Egypt/ 2. General objectives and principles of cultural policy  

2.3 Cultural policy objectives

In some research papers presented by the MOC (or its Minister), we find clear indication or clarification of the goals behind the Ministry's current cultural policy:

"The strategy of cultural action in Egypt focuses on comprehensive development as the most important goal, given that cultural development constitutes an element in overall human development”.

".....Preservation of cultural heritage (concrete and abstract), and freeing the innovators' capacities, artistically and academically, in all fields of art, literature, and the sciences, through making knowledge accessible to all people”.

"Correcting certain misconceptions (such as secularism)"..

Given the above, it is evident that Egyptian cultural development programmes target all social classes i.e. the Egyptian people as a whole. The state does not differentiate men from women, rich from poor, or literate from illiterate. Despite certain specialized programmes (combating illiteracy, for example, and some rural programmes that target women exclusively), the overall goal is clearly "making knowledge accessible to all people".

It is obvious, especially in TV programmes (the foremost public cultural tool), that the material provided does not reflect the wide spectrum of viewers. TV programmes do not present the middle class or rural farmers truthfully, but only as transformed versions of themselves, if at all. There are also TV debates over controversial fatwas, based on popular demand.

As for "why", it is actually intended to reinforce the safer deep-rooted values (“preserving cultural heritage”), or so they imagine. They believe traditional values do not harbour intellectual mines that call for modernization. The research papers call for "organising and directing cultural activities in agreement with social values and choices". It is well-known that the values of the Egyptian people have become quite Salafist. Today’s newspapers publish popular articles that suit the world-view of the average Egyptian, whether they are cultural ("Imported Chinese Hymens" in Al-Dustoor), scientific ("Renewed Religious Controversy over Darwin” in Akhbar Al-Adab), or medical ("Increased Spread for Swine Flu"). The last article considers swine flu God-sent calamity to be studied under the Islamic “Jurisprudence of Calamities”. This is the current situation, which is a result of the acquiescence of public cultural policy to the choices of society and "national consensus and expectations”.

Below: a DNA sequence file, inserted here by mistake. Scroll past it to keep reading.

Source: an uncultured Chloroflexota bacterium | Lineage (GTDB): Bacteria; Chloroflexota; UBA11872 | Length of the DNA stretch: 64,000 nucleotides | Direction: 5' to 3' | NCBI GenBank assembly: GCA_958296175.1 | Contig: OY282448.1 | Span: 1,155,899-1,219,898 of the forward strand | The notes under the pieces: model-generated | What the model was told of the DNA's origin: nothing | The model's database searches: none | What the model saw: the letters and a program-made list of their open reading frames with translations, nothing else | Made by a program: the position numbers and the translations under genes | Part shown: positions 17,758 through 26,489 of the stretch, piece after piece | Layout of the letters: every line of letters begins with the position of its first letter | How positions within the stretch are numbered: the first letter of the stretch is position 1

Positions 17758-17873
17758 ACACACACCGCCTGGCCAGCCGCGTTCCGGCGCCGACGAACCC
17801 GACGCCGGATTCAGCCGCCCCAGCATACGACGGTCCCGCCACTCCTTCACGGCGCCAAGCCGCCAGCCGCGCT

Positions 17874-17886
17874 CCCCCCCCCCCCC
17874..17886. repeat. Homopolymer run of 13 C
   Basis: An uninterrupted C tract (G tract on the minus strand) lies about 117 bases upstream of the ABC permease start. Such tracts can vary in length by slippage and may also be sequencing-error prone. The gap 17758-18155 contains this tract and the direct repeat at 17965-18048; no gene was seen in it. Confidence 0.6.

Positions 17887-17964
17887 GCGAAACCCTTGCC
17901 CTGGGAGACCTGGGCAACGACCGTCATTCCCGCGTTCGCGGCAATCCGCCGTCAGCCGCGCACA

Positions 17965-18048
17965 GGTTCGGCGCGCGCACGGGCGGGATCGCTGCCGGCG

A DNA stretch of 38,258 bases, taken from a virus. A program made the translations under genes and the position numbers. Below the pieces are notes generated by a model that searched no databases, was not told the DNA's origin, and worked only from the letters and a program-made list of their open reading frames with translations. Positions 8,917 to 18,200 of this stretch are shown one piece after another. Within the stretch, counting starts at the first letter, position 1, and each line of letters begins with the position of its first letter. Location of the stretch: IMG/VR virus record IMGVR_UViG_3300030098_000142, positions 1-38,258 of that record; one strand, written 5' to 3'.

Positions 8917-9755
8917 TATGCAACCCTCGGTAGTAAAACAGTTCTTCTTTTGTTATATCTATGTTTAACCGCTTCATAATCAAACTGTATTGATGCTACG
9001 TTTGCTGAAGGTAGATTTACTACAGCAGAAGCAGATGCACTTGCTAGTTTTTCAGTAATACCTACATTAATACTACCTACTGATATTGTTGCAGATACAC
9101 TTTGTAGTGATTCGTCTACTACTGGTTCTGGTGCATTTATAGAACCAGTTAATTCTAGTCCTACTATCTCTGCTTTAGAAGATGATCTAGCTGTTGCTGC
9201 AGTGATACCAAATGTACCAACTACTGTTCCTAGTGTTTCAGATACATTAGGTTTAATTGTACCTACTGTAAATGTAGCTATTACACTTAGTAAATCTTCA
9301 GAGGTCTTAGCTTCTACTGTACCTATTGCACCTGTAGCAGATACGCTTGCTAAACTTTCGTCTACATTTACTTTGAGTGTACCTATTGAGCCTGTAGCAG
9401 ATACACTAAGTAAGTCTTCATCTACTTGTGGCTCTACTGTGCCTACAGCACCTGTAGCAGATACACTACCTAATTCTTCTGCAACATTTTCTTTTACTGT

Finally, it's worth mentioning that there is a huge gap between what the MOC announces and what actually takes place, despite some nominal MOC achievements that do not affect people's conscience and culture in the way we are concerned with.

We must also, in this context mention the civil society attempts to develop cultural policies including the initiative of “National Group for cultural policies” through a proposed cultural policy, seminars, workshops and media campaign.

In relation to launching the campaign (November 2014), the Group produced a film entitled “Cultural Policy for All Egyptians”. The film was directed by Marwa Zein and was broadcast on the OnTv channel. In addition the film will also be posted on social media, internet sites and the film’s website. Work on six television advertisements on the right to culture and arts was also completed; special advertisements relating to the artistic and cultural rights were also displayed on 15 public transport buses as well as on the streets of Cairo and the provinces. Nine new members joined the National Group for Cultural Policy including:

  • Ahmad Abu Khanjir from Aswan
  • Bader Al Abeidi from Port Said
  •  Abdallah Deif from Alexandria
  • Fatha Abd El-Samii from Qena
  • Madhat Mounir from Ismailia
  • Amal Awida from Cairo
  • Emad Abu Garin from Asyut
  • Mehdi Mohammed Mehdi from Qalyubia (Shibin Al Qanater), and
  • Mohammed Aziz from Gharbia (Kafr El Zayat) 

Chapter published: 01-04-2016